It was a perfect storm of circumstances that propelled Barbados to begin driving an exemplary and entirely sensible green energy revolution: a convergence of appealing prices, industry and finance support and favourable legislative reforms.
Here’s how business can be a force for goodBritain’s business leaders are being urged to call on the Government to amend Section 172 of the Companies Act to ensure businesses are legally responsible for benefiting workers, customers, communities and the environment while delivering profit.
November 2021. The stage is set. The Prime Minister prepares to step up to the podium as all cameras focus on this moment. The camera lights turn on. A hush falls in the conference centre as the UK – and the world – tune in to hear an announcement which will signal the UK’s commitment to addressing the climate emergency.
The headlines leave no room for doubt: The UK is going to be the first country in the world to make it mandatory for all businesses to advance the benefit of both shareholders and stakeholders (including our climate). The decision will enable businesses to focus their innovation, ingenuity and power on solving the problems facing people and our planet rather than creating or contributing to them. The UK has just voted into Company Law an amendment to section 172. The Better Business Act is here.
This vision for November isn’t just a hopeful flight of fancy. It is sensible, pragmatic and has real potential to become the reality. Scratch that. It can’t just be a potential. It needs to happen.
Let’s start by looking back. Since 1970, the doctrine of shareholder primacy has focused economic activity on maximizing profit. This has made business the primary driver of environmental and social degradation, leading society and the biosphere to the brink of collapse. But just as we look at the technology of the 70s with a: “wow – did we really use phones with rotary dials and depend on typewriters rather than computers?”, we should also think about those economic theories that now belong in museums rather than in our markets today. After all, when economists developed these doctrines, they did so with different data than what we have today on the state of the planet and the emergency we are facing.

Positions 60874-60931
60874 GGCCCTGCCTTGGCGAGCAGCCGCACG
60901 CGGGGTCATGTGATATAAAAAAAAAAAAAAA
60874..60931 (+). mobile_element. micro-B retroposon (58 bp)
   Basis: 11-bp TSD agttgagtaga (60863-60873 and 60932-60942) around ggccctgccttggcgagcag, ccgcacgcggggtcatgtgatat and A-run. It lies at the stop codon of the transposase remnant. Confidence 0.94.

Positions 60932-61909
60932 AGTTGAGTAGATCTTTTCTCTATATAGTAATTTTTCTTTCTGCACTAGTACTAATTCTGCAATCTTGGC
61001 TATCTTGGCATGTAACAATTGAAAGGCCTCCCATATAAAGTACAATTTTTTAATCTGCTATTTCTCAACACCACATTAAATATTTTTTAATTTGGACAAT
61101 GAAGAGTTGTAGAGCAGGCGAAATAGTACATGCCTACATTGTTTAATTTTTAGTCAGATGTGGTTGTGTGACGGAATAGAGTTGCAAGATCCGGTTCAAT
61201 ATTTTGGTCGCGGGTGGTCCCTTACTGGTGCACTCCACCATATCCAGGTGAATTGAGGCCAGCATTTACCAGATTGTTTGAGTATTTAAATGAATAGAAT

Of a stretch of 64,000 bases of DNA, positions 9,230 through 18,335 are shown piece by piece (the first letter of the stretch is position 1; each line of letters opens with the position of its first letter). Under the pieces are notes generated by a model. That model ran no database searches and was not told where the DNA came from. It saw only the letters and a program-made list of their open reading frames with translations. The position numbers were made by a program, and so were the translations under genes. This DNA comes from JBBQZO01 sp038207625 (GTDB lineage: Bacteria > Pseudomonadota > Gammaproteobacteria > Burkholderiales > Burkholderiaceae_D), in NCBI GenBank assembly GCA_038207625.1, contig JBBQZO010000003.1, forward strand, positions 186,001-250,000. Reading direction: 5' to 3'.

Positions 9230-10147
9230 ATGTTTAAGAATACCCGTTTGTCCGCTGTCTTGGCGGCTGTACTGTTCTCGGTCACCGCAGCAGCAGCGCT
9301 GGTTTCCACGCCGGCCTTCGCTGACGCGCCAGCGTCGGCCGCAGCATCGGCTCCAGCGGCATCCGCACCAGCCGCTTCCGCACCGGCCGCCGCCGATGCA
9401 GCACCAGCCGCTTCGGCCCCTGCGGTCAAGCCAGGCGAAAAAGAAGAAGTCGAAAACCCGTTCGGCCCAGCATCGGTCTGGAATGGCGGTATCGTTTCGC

In the UK, there is a clear opportunity at COP26 to step up this new era of economics by creating laws and supporting a change in culture which enables people in business to make decisions that truly harness their power as a force for good. This involves releasing the constraints that can block leaders from making big decisions – such as those required to radically transform business models to meet absolute net zero.
The good news
Over 500 businesses in the UK have already joined a coalition to support The Better Business Act which includes well-known brands such as John Lewis/Waitrose, Patagonia, Innocent, Brewdog and many more.
Beth Thoren, Director of Environmental Action, EMEA at Patagonia puts it clearly: “Directors today are punished for taking into account the needs of societies and the natural world on which their businesses depend. This makes no sense. We need to evolve our capitalist system to allow leaders to make more balanced choices – the choices that as parents and citizens they want to be able to make.”
Another supporter of this historic shift is the Institute of Directors, founded in 1903, and the UK’s longest-running organization of professional leaders.
The Better Business Act will amend section 172 of The Companies Act to ensure that company directors are responsible for advancing the interests of shareholders alongside those of wider society and the environment.
Even better news